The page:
Project Management

by Alan Harpham, Tony Kippenberger, Graham Bosman

What is project management?

Managing projects is one of the oldest and most respected accomplishments of mankind.

Professor Peter Morris, The Management of Projects

The term ‘project management’ covers all the activities required to start, run and then close a project. So, what is a project?

A project is most easily described as a unique assignment or a ‘one-off’ activity, rather than normal day-to-day operations or ‘business as usual’. What makes it different is that it has a start date and an end date. But it also has a number of other features:

  • It has a clear purpose
  • It will use resources
  • It will cost time and probably money
  • It will involve a number or lots of people
  • It will be complex
  • In other words, it’s not a simple task, but a number of inter-related tasks
  • It involves a number of people who need to be informed what they are required to do
  • It will run over a period of time
  • It will go through a series of sequential stages, called a life cycle
  • It will deliver an output that the owner can then put to use to achieve a desired outcome for the organisation.

Of course, taken to an extreme, there are all sorts of minor activities that could fall within much of this definition – like making a cup of tea. However, the fact is that while making a cup of tea involves more than one activity, it is not usually considered complex enough, or important enough, to be called a project.

Experience has demonstrated that there is a significantly higher likelihood of success if we manage complex activities – those which have established timescales and defined outputs – as projects. Having a project manager responsible for achieving the outputs provides a focus, and also the tools, that are not found in alternative approaches to activity delivery.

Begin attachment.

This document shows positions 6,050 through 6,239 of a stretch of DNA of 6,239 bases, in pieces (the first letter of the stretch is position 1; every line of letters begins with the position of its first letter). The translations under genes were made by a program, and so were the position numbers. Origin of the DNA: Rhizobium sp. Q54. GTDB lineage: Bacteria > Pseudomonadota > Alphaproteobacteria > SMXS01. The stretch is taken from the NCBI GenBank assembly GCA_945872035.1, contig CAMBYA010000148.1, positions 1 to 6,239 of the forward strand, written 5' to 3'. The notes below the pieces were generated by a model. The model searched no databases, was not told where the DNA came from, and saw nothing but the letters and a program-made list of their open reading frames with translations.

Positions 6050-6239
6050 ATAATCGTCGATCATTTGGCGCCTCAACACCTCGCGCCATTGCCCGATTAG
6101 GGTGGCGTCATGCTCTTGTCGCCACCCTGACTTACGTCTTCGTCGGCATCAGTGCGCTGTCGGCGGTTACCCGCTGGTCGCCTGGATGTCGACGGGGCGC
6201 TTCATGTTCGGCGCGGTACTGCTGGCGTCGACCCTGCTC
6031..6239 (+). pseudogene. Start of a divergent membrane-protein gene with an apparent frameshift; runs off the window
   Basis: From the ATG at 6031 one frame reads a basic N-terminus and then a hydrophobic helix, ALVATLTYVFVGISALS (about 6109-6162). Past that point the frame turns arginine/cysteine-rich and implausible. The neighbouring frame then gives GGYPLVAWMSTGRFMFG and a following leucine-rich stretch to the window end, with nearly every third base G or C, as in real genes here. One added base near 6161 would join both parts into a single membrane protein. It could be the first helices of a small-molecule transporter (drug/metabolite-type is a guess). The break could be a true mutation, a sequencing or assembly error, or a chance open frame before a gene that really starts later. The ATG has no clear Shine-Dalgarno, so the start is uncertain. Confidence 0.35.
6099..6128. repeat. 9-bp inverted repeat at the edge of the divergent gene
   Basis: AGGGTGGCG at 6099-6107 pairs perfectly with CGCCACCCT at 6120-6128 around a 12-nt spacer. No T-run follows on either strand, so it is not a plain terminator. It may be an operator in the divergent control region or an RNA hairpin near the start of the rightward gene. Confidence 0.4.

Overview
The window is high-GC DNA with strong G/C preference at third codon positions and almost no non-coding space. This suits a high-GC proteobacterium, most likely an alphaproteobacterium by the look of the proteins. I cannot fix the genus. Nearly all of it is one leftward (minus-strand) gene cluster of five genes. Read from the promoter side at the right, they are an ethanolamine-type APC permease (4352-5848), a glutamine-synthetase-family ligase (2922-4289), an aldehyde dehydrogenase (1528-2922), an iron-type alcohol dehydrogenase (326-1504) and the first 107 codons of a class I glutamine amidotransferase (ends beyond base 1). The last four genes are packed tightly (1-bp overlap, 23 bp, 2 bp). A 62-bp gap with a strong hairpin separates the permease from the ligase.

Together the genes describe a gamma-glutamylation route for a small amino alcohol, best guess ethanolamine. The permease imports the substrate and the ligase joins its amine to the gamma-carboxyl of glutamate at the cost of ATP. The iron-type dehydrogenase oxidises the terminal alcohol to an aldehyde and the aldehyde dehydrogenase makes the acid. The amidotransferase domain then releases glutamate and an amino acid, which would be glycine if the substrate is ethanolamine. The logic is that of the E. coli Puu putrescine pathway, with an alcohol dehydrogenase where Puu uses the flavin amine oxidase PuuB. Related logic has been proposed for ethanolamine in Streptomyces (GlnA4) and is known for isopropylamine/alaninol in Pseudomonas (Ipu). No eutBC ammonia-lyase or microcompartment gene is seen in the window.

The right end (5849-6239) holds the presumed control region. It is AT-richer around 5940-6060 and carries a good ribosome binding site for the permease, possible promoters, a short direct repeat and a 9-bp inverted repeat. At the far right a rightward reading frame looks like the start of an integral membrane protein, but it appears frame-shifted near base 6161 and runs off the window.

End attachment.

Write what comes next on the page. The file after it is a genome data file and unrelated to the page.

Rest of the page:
Many activities in our personal, social and working lives can (and generally should) be run as projects: choosing and buying a new family car, having a new kitchen fitted, organising a wedding, producing a new brochure, arranging a leaving party (to pick a random mixture). So the disciplines of project management can be used to great effect in addition to what are seen as typical projects – like a new IT system or office relocation – or the mega-projects, such as building a power station or exploring a new oil field.

Project management is also increasingly applied to less tangible initiatives, such as marketing campaigns and organisational change initiatives, because of the benefits that the structure and discipline bring to the delivery of planned results.

Indeed, as the concept of project management has become widespread, more and more organisations – in all sectors of the economy – have adopted it as a way of undertaking a wide range of their activities. As a result, some have become very project-oriented.